Creative Connection

The Amon Carter Museum of American Art is displaying Famous American photographers Edward and Brett Weston.

Edward and Brett Weston’s Like Father, Like Son photography exhibition from Feb. 21 to Aug. 23, 2015. Located on the second floor in the North West wing of the Art Museum, the exhibit features 23 prints of both Edward and Brett Weston’s work.

It is said by most critics that it is rare to see the two artists’ work showcased together. This is a great opportunity to compare the two artists’ photographs, according to cartermusuem.org. Viewers can see how the artists’ work balances each other out while getting a feel for their differences at the same time.

Edward Weston (1886-1958) and his son Brett (1911-1993) are among the most heralded and influential photographers this country has produced, according to the artist statement. Edward Weston became quite known in the 1920s for his close-up photographs of well-detailed objects. Brett Weston, one of four of Edward’s sons, found his passion for photography in 1925 after a trip to Mexico.

This exhibition showcases the final stage of Edward Weston’s emerging vision and Brett Weston’s artistic memorandum in abstraction to climax the divergence of father and son. The collaborative work of the two highlights the ideas that photographs can record the world and transform it into a symphony of form, light and texture at the same time.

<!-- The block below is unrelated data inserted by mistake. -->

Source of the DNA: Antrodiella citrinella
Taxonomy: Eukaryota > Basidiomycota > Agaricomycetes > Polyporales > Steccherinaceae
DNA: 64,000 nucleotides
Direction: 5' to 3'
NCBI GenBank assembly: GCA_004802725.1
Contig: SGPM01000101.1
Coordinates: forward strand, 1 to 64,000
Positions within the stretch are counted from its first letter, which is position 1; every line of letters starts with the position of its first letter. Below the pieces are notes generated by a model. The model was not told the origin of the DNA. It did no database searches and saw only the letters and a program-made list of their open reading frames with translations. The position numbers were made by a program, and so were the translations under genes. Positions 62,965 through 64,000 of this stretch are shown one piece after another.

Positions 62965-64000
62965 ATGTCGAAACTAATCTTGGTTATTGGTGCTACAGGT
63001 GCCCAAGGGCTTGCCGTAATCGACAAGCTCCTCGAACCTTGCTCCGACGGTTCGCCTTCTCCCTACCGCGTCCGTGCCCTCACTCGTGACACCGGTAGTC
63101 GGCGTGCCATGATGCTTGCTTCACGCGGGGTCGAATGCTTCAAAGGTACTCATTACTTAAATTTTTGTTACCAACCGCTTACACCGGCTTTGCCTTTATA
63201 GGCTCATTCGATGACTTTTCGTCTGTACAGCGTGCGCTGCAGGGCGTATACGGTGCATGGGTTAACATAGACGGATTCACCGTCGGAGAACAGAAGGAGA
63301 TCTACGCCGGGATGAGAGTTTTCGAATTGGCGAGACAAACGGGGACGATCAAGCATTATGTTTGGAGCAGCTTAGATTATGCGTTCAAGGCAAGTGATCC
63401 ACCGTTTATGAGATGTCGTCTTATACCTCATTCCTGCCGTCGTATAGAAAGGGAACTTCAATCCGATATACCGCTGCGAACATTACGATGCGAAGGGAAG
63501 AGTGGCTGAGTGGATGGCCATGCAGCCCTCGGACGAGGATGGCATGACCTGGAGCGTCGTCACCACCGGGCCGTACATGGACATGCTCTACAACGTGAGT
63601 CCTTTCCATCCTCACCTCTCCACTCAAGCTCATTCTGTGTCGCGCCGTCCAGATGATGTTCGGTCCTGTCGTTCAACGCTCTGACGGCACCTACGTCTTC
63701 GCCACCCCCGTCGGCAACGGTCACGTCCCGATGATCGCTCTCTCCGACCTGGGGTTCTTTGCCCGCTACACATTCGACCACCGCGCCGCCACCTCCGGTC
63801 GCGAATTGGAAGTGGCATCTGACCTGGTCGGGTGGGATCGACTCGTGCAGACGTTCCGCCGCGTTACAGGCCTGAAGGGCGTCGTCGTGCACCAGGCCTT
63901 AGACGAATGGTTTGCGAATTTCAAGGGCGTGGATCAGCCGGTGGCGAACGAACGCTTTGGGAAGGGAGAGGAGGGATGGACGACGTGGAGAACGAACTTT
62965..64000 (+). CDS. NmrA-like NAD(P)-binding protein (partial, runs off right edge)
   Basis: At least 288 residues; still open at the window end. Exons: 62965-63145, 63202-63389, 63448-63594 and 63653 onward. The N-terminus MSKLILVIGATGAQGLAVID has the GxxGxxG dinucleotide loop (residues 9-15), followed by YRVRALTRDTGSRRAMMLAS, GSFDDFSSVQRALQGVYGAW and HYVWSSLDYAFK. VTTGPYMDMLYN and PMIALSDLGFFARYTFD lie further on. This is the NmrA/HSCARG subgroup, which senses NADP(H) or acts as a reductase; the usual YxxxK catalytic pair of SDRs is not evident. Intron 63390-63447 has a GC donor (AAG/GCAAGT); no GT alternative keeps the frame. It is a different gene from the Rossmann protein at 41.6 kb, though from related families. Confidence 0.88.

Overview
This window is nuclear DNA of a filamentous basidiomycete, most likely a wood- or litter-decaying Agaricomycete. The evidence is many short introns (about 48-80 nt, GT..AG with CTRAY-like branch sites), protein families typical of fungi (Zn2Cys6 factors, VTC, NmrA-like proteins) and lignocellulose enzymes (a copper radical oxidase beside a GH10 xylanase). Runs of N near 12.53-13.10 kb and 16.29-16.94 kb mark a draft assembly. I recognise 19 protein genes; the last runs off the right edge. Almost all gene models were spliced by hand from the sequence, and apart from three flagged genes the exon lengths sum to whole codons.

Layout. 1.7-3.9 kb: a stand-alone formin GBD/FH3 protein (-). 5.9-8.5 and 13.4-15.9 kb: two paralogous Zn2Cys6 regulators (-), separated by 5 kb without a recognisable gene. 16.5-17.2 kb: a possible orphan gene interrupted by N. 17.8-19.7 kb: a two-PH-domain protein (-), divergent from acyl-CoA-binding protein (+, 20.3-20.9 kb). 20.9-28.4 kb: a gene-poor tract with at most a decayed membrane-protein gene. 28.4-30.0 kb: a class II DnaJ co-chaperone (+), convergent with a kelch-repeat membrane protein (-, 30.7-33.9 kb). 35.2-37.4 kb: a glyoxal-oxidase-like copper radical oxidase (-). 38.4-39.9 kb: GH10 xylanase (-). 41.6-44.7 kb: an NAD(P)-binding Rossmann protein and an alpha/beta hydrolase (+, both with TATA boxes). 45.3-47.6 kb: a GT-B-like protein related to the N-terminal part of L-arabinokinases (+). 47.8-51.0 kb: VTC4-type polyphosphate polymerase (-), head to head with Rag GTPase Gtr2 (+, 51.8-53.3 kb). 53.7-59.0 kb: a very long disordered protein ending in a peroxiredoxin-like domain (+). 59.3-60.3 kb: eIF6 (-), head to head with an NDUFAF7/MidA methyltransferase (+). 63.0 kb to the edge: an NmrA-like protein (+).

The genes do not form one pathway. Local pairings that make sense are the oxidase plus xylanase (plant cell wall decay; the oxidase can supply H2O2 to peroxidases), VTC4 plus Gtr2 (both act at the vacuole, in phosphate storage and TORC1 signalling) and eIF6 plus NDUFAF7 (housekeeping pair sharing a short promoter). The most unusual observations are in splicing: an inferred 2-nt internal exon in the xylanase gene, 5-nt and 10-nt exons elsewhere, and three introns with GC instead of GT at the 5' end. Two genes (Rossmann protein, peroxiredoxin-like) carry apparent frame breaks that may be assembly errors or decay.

All 23 gelatin silver prints are in black and white and are mounted on standard white mats in a simple black frame. The historic and iconic photographs represent the artists’ collection title, Like Father, Like Son, by taking the viewer first through Edward’s photos and then through Brett’s.

All photos are aligned side by side along four walls. The first photo in the exhibition is No. 10 – Pepper, 1930, which has a striking resemblance to his best-known photograph, Pepper No. 30. The photograph illustrates a single green pepper in black and white. He photographed around 30 images in his pepper series.

As viewers make their way through Edward’s work, they witness his still-life photos transformed from simple objects like vegetables to people, deserts, beaches and trees. The photos were taken from all around the world, highlighting places such as Mexico, California and Colorado. Next the viewer is taken through time into Brett’s work, which also features images from all over the world from some of the same places as his father. Brett’s photos feature tree roots, beaches, trees, swamps and broken glass. You see a more modern theme in Brett’s work compared to Edward’s. However, the artistic similarity between the two stands out.

The exhibit has quite an emotional appeal due to the father-and-son connection. It brings viewers to ponder about their own personal connection to their fathers. What talents might they share?

Published by: Fort Worth Magazine

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